It was an occasion that was bound to result in over reactions. The retirement of one of the game’s all-time greats – and in true storybook fashion in his hometown - predictably enough brought about an outpouring of sentiment, nostalgia and praise that bordered on hysteria.
The hype over the event was unbelievable but that again was to be expected when the subject is Sachin Tendulkar. The scenes at the Wankhede stadium, the many symbolic farewell gestures across towns and cities all over the country, the non-stop television coverage, the long articles in newspapers, magazines and the internet, the record tweets on social media were all typical of India, given the religion like status that cricket enjoys in the county and the exalted status that Tendulkar occupies in the hearts and the minds of his countrymen.
Now after the over emotional reaction and after things hopefully have settled down with the climactic act being the Bharat Ratna conferred on him by the Indian Government it is perhaps time to take stock and judge Tendulkar’s right place in the pantheon of the game’s greats.
The cliches flew thick and fast over the past few days – the perfect role model for the young, the perfect ambassador of Indian cricket, the picture of modesty and humility despite the accolades and the achievements, his feet firmly planted on Mother Earth, his ability to steer clear of controversies, his not being associated in any way with cricket’s seamier aspects of sledging, bad behavior and spot or match fixing, his squeaky clean image as a cricketer and a devoted family man.
Certainly these are commendable traits and his equanimity has been admirable particularly in today’s game which is marred by so many unsavoury aspects. His ability to take the good with the bad with little more than a shrug was quite remarkable and more than anyone else he understood the truth behind Rudyard Kipling’s famous saying of treating the two imposters triumph and disaster just the same. I am sure this disciplined attitude helped as much as his dedication, determination and concentration in making him the most complete batsman, secure in defence and spectacular in strokeplay.
His stirring farewell speech was symbolic of the man. A great deal of thought had gone to it just as a great deal of preparation was part of his batting. He was overcome by emotion but kept his composure while thanking everyone and saying the right things.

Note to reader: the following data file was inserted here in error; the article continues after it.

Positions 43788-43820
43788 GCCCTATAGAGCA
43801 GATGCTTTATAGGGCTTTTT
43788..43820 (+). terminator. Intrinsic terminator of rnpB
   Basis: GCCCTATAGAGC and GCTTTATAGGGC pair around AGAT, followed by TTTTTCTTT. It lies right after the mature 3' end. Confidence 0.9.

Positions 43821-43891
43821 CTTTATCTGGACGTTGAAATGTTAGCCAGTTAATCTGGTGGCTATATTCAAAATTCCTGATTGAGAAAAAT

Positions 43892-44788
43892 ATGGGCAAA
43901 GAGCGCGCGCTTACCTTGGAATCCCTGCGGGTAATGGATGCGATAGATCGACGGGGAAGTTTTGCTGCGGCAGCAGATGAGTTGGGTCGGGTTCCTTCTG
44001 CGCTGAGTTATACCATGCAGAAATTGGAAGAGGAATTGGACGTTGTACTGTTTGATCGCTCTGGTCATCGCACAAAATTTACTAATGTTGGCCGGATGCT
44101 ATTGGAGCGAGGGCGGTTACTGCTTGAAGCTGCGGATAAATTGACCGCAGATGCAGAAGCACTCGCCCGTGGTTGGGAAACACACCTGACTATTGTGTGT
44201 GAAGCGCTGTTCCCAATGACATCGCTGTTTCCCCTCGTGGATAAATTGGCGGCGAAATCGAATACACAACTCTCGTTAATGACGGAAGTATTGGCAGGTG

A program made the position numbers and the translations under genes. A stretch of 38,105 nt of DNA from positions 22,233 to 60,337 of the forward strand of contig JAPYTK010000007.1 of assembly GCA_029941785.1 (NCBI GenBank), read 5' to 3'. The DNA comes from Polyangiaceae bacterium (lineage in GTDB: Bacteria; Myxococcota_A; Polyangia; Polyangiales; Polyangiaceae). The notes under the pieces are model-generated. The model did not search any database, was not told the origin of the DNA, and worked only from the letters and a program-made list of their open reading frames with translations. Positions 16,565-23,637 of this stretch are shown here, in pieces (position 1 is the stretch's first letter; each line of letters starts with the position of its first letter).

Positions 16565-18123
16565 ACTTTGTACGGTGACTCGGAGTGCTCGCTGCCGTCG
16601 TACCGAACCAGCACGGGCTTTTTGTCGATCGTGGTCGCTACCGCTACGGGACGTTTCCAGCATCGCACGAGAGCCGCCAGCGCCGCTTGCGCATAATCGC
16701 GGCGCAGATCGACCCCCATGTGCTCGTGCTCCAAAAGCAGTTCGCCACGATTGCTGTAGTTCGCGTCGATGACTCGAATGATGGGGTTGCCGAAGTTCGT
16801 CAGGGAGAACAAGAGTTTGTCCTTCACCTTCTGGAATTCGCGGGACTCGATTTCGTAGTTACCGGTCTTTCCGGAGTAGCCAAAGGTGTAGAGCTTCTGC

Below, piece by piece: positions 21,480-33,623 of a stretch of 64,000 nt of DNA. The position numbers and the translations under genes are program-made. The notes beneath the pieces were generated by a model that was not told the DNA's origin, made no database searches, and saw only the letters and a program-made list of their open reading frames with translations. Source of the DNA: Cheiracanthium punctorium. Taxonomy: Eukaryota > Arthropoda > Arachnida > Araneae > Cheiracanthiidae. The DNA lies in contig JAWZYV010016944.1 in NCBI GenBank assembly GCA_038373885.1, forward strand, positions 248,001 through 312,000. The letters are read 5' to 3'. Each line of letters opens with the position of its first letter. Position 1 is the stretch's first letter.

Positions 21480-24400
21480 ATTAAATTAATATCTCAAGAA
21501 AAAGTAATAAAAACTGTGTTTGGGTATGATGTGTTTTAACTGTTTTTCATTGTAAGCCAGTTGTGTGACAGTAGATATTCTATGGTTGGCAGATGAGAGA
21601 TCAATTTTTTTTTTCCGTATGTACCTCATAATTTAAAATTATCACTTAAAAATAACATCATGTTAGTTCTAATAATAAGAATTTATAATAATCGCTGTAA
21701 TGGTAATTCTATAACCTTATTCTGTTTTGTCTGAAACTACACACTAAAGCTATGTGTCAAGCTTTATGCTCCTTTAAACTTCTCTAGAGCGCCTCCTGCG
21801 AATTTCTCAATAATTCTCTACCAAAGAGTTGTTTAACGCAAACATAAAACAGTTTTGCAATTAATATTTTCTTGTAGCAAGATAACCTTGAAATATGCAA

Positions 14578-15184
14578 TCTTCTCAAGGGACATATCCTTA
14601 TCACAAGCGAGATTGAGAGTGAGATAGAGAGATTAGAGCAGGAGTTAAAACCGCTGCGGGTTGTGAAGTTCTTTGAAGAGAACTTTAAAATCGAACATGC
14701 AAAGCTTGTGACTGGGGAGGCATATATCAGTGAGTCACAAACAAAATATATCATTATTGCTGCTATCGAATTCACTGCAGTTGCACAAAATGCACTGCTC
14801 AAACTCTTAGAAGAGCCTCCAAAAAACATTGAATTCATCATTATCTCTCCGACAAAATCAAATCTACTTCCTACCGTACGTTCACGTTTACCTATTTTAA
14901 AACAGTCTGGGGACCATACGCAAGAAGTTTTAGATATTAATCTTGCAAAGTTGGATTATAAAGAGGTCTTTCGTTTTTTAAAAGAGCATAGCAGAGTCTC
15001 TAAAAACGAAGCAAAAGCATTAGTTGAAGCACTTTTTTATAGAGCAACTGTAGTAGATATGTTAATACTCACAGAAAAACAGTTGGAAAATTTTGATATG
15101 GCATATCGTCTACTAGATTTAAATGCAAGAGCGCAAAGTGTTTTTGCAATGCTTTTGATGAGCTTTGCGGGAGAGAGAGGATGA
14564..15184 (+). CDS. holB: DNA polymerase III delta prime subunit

Tendulkar away from his batting was something else – a breed apart, a symbol of restraint, a model of self control despite immense pressures. He enjoyed the game and conveyed that enjoyment to millions worldwide. Ultimately though he will have to be judged on his batting record as far as cricket history is concerned and that is what I would like to concentrate upon.
Tendulkar is way ahead of the field in runs and hundreds but however commendable this aspect is speaking volumes of his skill, fitness and passion for cricket these alone cannot be the yardstick for true greatness. Don Bradman’s tally of 6996 runs lies past the 40th mark in the list of leading run-getters in Tests. But then of course Bradman is most famous not for 6996 but for 99.94.
Leaving Bradman out of any further discussion on the subject Tendulkar compares favourably with almost anyone else in two other relevant categories – the career average and the matches – hundreds ratio. A hundred every four Tests for those having an extended career is a fair measure to judge greatness and Tendulkar (51 in 200) is right up there with Ricky Ponting (41 in 168), Jacques Kallis (44 in 164) and Brian Lara (34 in 131). Tendulkar’s career average (53.78) is also right up there with Kallis (55.44), Ponting (51.85) and Lara (52.88).
A lot has been said and written about the tremendous pressures that Tendulkar faced every time he went out to bat with the sky high expectations of millions in a cricket crazy nation. This might have been so but then this is the story of every star Indian batsman from Vijay Merchant and Vijay Hazare in the forties to Sunil Gavaskar and Gundappa Viswanath in the seventies to the present day. But then pressure comes in different ways.
When a batsman who is the one star player turns out for a weak team the pressure on him is enormous. He knows that if he cannot get the runs hardly anyone will and the side will go down to defeat. No other contemporary batsman save Lara faced this kind of pressure.
Tendulkar was fortunate in that for most of his career he was the leader of an outstanding band of batsmen. The Indian batting was the most lustrous in the game for years with Virender Sehwag, Rahul Dravid, VVS Laxman and Sourav Ganguly around along with Tendulkar. Lara on the other hand for most of his career had to plough a lonely furrow.
A single statistic in Wisden underlines this – he alone scored almost 19 percent of his team’s runs during his career, next only to Bradman (24.28) and George Headley (21.38).
And yet even while batting under intense pressure Lara won matches almost singlehandedly for West Indies. This was the quality Ponting emphasized a few months ago while rating Lara above Tendulkar. "Sachin and Lara were the two stand-out batsmen for me. Lara won more games for his team than Sachin probably has. I'd lose more sleep as captain knowing Lara was coming in to bat next day than I would with Sachin," said Ponting.
"You always found a way to restrict Sachin if you needed to. Lara could turn it on in half an hour and take a game away from you. For me, it has never been about making hundreds, it is about winning games,’’ Ponting was quoted as saying.
It is true that India won a lot more matches in the Tendulkar era as compared to earlier years but it was largely a team effort by the outstanding quintet. Tendulkar starred in certain victories just as the other four did so at other times.